Lammers veers from Sublime to Sinatra

He didn’t know it back then, but simply hanging around the house and his neighborhood with his ears open eventually would serve Bryan Lammers well.

Lammers’ dad was a drummer who once played a gig with Count Basie. So, every weekend during his Bronx, N.Y., childhood, Lammers was, as he puts it, “spoon-fed Frank Sinatra, Count Basie and Ella Fitzgerald as my parents were getting ready for church.”

Then, outside of the house — and like any other kid growing up in the ’60s and ’70s — Lammers absorbed other music of the time, from The Temptations to The Rolling Stones to Jimi Hendrix.

Also like many other music-enraptured kids of his generation, it was seeing The Beatles on “The Ed Sullivan Show” — and his parents’ eventual gift of a Sears Silvertone electric guitar — that prompted Lammers to take up music.

He played during high school and, afterward, played regularly around the city. For a time, he also held down a day job in the mailroom of an ad agency.

It turned out to be a good break, because the agency’s creative department happened to be on the same floor as the mailroom. So, Lammers recalls, “I kind of gave them the hint that I played guitar, if they ever needed it.”

It turned out they did, and Lammers became their go-to music guy, playing on demo ads even as he continued to perform evenings and weekends around town.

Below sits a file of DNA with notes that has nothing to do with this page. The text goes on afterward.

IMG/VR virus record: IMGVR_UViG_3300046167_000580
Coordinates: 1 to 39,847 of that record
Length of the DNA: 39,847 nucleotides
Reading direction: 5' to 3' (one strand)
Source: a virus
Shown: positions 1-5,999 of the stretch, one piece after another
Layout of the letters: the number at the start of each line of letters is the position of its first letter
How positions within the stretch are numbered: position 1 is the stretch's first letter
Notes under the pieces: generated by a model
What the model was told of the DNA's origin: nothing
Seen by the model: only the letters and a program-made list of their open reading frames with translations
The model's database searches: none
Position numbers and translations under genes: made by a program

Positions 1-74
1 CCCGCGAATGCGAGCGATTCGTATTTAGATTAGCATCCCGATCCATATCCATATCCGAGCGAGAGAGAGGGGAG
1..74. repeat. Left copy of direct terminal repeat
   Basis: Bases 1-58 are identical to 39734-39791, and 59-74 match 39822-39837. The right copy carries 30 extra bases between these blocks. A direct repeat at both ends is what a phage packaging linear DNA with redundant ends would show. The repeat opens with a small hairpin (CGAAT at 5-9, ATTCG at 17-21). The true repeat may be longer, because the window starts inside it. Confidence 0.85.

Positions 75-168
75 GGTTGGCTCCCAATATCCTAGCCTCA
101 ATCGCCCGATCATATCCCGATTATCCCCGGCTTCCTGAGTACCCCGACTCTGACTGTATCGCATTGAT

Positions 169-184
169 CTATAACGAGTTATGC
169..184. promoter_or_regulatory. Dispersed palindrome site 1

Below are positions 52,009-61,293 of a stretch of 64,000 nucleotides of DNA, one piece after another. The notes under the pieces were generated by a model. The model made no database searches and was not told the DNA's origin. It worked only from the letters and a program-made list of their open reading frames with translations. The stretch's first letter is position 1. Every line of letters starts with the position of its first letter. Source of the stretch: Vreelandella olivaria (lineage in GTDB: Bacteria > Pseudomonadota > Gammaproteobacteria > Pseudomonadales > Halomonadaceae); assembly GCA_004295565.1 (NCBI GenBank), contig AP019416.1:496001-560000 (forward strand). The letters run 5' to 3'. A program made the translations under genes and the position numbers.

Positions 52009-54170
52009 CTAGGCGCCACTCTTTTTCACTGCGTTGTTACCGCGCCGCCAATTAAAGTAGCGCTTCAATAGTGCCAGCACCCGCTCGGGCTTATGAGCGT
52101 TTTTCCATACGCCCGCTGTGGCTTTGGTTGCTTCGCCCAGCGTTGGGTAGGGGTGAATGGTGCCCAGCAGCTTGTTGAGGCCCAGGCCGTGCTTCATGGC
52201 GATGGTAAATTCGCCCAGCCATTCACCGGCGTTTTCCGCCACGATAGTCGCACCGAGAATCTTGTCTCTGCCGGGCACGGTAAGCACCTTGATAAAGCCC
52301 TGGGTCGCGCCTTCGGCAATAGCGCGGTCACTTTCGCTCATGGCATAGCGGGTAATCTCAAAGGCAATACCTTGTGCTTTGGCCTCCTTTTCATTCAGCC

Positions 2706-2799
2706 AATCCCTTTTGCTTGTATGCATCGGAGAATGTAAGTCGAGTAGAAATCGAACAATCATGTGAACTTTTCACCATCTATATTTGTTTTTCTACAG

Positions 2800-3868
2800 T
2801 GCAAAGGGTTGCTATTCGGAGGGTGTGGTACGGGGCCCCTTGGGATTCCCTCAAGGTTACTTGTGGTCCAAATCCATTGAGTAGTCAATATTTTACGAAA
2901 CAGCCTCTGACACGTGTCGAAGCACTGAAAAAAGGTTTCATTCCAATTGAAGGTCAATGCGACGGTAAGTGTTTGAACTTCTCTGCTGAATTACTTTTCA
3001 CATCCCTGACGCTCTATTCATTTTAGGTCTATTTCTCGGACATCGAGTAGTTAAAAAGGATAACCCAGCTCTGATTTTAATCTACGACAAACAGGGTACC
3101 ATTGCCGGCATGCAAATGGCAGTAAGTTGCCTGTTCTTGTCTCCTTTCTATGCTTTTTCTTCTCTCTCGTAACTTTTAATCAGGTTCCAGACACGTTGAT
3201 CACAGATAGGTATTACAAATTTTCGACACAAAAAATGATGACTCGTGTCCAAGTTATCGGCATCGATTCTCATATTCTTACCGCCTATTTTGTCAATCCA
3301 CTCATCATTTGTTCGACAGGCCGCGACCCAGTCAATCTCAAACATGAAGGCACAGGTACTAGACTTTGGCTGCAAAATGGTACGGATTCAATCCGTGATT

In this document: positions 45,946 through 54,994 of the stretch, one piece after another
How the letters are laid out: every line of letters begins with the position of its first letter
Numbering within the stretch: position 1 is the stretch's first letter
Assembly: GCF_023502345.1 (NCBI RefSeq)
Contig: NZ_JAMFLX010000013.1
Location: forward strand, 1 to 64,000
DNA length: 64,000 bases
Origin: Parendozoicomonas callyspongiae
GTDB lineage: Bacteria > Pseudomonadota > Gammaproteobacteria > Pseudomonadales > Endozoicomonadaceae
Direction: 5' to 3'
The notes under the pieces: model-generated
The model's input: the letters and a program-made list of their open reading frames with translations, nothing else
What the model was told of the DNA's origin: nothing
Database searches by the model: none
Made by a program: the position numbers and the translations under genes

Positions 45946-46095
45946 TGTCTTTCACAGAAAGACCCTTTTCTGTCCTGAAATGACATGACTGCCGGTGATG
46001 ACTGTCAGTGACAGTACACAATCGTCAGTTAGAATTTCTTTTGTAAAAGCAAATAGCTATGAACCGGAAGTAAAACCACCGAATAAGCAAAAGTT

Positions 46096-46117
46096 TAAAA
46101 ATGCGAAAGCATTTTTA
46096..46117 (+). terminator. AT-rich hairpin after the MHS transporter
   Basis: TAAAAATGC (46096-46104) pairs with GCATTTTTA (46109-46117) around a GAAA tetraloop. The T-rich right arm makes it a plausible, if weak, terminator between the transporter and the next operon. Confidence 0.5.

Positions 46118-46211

Lammers’ long list of professional credits includes a tour with Grammy-nominated Heatwave and working as a session musician with such performers as Sarah Dash and The Cover Girls.

“I’ve always been kind of a team player,” Lammers says. “I’ve never been the guy (who says), ‘I’m gonna be the star.’ I just did what I did, and my friends used to tell me, ‘You know, you’re the worst publicist of yourself, ever. Nobody would know all the things you do.’ ”

In January 2005, Lammers and his wife, Nancy — they have two children Eric, 5, and Rae Lynn, 3 — moved to Las Vegas. After a career spent mostly working as part of an ensemble, Lammers now enjoys the freedom of working solo.

“I like all kinds of music, so I like to be able to turn on a dime when I need to, and to do it well,” he says.

“I tell people I go from Sublime to Sinatra and all that’s in between, and I like that. It works for me. People come to see me, and you can’t set your watch by my set because I never know what I’m going to do myself.”

Bryan Lammers plays at 7 p.m. Tuesdays through Saturdays in the Hostile Grape at M Resort.


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